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What today's Inflation Report means for you and your mortgage

The main message of today’s Inflation Report is that the Bank of England won’t be lifting interest rates anytime soon. It more or less endorsed market expectations for future changes in borrowing costs which means, all else being equal, interest rates should be going up some point early in 2015. This may or may not be before the General Election – trying to pin that down is a mug’s game at this point, but it could be close (my hunch, for what it’s worth, is that it’ll be before).

However, the supplementary message is that when rates do rise, it’ll happen very gradually (at present markets don’t expect them to get past 2% until 2017). And they won’t get high for a long, long time. Indeed, while before the crisis a “normal” level for rates might have been 5%, the “new normal” is likely to be closer to 2.5% – certainly for as long as Mark Carney is in office (until 2018).

Here's what markets expect to happen to interest rates in the coming months. Note how much lower they'll be, for years.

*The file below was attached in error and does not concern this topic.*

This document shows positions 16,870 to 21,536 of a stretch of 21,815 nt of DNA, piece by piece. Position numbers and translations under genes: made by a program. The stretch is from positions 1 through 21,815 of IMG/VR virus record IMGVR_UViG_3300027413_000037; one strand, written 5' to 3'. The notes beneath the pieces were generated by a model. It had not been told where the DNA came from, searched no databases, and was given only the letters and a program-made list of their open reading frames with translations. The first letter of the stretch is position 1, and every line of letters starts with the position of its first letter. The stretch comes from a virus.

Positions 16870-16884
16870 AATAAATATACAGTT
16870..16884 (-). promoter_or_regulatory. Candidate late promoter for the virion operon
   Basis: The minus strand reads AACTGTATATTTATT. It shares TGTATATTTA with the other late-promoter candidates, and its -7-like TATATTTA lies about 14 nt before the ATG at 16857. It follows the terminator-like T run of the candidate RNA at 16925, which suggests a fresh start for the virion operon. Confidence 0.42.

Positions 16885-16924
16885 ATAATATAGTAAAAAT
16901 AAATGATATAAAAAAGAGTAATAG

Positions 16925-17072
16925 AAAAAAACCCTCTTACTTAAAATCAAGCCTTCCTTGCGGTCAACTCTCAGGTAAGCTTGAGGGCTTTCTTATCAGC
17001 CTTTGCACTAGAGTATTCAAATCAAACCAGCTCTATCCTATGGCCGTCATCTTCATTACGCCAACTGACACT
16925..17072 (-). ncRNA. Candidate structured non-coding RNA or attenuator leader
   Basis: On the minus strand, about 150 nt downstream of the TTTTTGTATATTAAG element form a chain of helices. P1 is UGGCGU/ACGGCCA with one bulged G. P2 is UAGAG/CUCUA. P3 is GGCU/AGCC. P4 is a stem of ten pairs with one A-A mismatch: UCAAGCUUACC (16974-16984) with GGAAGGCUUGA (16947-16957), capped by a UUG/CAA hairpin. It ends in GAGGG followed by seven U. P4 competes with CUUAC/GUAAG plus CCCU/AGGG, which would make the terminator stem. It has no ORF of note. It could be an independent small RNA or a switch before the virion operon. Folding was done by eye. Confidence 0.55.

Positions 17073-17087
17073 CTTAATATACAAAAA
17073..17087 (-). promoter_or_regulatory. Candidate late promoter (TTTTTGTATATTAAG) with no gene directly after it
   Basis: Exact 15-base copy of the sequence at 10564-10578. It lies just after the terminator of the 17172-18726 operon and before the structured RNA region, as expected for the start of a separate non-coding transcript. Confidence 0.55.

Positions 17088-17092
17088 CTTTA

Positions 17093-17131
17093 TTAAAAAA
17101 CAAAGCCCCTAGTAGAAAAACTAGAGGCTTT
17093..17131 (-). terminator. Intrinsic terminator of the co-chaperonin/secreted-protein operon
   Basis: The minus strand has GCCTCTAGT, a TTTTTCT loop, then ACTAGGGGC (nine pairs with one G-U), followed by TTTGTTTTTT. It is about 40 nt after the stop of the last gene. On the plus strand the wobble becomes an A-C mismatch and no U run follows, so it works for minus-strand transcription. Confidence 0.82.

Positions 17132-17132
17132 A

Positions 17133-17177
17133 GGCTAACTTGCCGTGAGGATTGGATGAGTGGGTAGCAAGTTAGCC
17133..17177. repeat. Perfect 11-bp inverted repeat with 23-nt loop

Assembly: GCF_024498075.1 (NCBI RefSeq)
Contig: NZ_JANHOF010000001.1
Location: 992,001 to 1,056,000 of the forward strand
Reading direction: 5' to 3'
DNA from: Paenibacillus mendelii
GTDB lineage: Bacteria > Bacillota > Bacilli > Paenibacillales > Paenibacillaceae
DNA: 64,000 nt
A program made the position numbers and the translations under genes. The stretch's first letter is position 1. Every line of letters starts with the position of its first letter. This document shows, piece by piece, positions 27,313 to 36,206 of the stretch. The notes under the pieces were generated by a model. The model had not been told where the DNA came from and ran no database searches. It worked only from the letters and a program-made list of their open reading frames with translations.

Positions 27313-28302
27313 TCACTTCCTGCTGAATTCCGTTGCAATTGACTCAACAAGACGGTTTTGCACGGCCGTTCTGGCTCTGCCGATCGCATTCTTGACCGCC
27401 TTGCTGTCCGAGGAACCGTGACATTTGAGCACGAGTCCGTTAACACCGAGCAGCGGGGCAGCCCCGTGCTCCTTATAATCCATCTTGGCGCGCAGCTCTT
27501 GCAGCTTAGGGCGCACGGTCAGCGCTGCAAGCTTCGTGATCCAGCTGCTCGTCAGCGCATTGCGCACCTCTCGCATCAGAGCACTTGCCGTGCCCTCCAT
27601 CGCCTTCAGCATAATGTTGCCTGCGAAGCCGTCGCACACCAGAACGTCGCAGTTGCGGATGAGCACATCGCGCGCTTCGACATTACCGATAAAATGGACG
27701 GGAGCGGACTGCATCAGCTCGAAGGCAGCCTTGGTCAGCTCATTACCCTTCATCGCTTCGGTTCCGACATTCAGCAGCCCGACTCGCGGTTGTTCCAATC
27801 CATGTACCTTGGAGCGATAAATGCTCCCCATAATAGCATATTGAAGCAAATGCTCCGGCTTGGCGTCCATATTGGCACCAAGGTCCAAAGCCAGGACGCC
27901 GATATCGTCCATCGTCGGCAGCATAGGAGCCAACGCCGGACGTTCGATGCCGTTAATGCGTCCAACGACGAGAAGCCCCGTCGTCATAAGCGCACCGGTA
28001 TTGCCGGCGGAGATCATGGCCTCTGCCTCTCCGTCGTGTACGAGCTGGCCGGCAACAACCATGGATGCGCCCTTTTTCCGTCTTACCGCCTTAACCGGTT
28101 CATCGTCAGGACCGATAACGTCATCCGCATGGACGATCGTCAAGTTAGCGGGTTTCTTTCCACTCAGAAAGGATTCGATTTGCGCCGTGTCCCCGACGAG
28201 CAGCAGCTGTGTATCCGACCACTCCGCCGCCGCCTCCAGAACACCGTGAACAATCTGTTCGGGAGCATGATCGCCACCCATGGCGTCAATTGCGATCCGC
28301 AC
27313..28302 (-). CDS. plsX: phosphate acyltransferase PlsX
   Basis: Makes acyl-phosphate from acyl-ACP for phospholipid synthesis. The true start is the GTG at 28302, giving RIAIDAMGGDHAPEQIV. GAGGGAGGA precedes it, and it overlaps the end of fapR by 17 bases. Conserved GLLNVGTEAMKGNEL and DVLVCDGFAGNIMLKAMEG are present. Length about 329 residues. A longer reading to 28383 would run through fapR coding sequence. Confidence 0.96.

Here’s what markets expect to happen to interest rates in the coming months. Note how much lower they’ll be, for years.

The Bank’s relaxed attitude towards interest rates comes in spite of its forecast that 2014 will be a boom year for the economy. It lifted its forecast for economic growth this year from an already punchy 2.8% to a near-breakneck 3.4%. Not only is that the strongest annual growth rate since 2007, the year before the bust, it’s also notably imbalanced. Much of the growth comes courtesy of consumer spending and the housing market – not the manufacturing and export sectors which have provided so little impetus in recent years.

Breakdown of growth in the coming years. Note the strength of housing investment this year
Breakdown of growth in the coming years. Note the strength of housing investment this year

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